MacBook Unibody Model A1278 Teardown



Teardowns provide a look inside a device and should not be used as disassembly instructions.

We disassembled this computer on October 15, 2008.

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Edit Step 1 MacBook Unibody Model A1278 Teardown  ¶ 

  • Apple boasts that, "The new MacBook packaging is 41 percent smaller than the previous generation" and is made from recycled material.

  • Smaller packaging, they say, means fewer planes to transport the same number of products.

  • Follow our updates on twitter.

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Edit Step 2  ¶ 

  • It looks like a MacBook Air from the top, but it's about 25% thicker than the thickest part of the Air, and almost 6 times thicker than the thinnest part.

  • To be fair, though, it's about 12 percent thinner than its predecessor (0.95 in vs. 1.08 in) and 10 percent lighter (4.5 pounds vs. 5 pounds).

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Edit Step 3  ¶ 

  • In the box:

    • 85-page user's manual

    • Restore DVDs

    • 60-watt AC adapter

    • AC adapter extension cable

    • Cleaning cloth

  • As with previous MacBooks, there's no video adapter included. There's an empty spot in the box where it would fit nicely, but there's no adapter to be found. Apple offers the DisplayPort adapter for $29 extra.

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Edit Step 4  ¶ 

  • There's a new Mini DisplayPort (fourth from the right), and a complete lack of a FireWire port.

  • It may be hard to tell from the image, but there are now 8 lights on the battery indicator, and it's conveniently located where you can actually see it.

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Edit Step 5  ¶ 

  • Opening the battery latch.

  • For those hurt by the financial crisis, a coin is no longer required.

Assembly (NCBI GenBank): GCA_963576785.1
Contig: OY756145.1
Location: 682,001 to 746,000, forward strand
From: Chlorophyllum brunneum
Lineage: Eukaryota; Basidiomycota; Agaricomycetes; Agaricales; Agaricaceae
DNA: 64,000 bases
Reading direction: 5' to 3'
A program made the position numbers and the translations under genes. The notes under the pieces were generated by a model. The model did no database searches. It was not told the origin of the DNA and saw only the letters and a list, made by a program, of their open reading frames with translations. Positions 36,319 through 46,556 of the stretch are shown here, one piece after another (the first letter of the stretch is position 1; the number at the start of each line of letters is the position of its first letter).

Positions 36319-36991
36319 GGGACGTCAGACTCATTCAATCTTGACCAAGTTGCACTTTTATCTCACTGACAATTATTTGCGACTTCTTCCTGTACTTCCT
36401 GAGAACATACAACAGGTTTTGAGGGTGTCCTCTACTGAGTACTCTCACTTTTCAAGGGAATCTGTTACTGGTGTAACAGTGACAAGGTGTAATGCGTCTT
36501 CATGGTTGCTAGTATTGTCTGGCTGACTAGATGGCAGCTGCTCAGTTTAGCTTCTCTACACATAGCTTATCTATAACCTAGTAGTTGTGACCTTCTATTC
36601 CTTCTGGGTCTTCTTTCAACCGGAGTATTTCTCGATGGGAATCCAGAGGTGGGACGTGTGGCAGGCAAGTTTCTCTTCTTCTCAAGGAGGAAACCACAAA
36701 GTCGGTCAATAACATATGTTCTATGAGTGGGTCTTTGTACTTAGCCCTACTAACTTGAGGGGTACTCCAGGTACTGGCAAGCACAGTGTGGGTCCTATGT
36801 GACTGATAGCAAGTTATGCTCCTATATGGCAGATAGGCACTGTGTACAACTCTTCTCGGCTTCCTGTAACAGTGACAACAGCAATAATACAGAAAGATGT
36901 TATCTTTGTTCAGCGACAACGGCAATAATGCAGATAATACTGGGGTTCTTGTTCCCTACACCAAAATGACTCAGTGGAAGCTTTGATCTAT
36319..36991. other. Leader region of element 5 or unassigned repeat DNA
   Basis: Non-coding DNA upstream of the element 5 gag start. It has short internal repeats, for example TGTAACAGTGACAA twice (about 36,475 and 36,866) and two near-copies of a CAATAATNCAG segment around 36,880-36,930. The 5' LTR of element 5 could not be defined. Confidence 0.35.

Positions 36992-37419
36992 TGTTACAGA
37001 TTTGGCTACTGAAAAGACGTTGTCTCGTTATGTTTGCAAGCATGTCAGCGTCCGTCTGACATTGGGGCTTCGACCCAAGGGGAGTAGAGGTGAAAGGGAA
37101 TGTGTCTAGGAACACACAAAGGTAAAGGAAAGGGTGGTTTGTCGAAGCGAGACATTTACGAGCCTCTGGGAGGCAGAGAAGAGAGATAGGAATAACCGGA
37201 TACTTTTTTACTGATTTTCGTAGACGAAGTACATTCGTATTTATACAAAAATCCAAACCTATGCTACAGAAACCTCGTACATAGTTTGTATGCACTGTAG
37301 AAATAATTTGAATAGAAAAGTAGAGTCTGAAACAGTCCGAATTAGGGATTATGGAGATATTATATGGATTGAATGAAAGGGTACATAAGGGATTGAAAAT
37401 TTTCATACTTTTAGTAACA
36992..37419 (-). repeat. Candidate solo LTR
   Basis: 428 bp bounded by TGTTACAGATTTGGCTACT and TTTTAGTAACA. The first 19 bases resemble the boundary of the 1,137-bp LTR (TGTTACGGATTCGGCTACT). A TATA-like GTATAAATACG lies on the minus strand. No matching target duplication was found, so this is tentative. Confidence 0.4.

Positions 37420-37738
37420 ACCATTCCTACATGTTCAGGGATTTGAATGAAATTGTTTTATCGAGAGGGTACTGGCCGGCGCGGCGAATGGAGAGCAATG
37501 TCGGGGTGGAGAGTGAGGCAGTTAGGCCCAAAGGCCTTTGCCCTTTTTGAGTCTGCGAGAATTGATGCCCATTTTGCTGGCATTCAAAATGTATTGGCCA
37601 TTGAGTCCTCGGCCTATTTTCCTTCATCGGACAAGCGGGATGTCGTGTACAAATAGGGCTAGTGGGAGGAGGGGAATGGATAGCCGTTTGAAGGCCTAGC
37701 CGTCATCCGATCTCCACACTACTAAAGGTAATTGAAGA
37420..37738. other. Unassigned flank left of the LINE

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Edit Step 6  ¶ 

  • The hard drive is on the left, and the battery is on the right.

  • The new MacBook uses the same hard drives as previous MacBook models.

  • Shameless plug: If you're not ready for a new machine, you can upgrade the hard drive in any Apple laptop. We have free guides for most models that make hard drive replacements easy.

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Edit Step 7  ¶ 

  • The battery is 45 watt-hours compared to 55 on the previous generation. It's also almost 20 percent lighter (302 g vs. 402 g).

  • Still, Apple claims that you'll get 5 hours of wireless productivity (with the display brightness set to 50 percent).

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Edit Step 8  ¶ 

  • The hard drive is held down by a single Phillips screw.

  • Like the last black MacBook, the standard hard drive on the 2.4 GHz model is 250GB SATA and 5400 rpm.

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Edit Step 9  ¶ 

  • Disconnecting the hard drive.

  • To replace the hard drive, you'll need a T6 Torx screwdriver to transfer the hard drive mounting screws to the new drive.

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Edit Step 10  ¶ 

  • The bottom panel is attached by 8 screws:

    • One 3 mm Phillips in the top left corner.

    • Four 3.5 mm Phillips along the bottom.

    • Three 13.8 mm Phillips along the top.

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Edit Step 11  ¶ 

  • Removing the bottom panel provides access to the RAM, optical drive, display hinge, fan, and logic board.

  • It looks like the only really hard part to replace will be the upper case and keyboard.

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Edit Step 12  ¶ 

  • Removing the RAM

  • 2GB (two 1GB SO-DIMMs) of 1066MHz DDR3 SDRAM are included. Apple will upgrade the RAM to 4GB for an extra $150.

  • Apple claims this machine maxes out at 4GB RAM, but the Montevina chipset appears to support up to 8GB.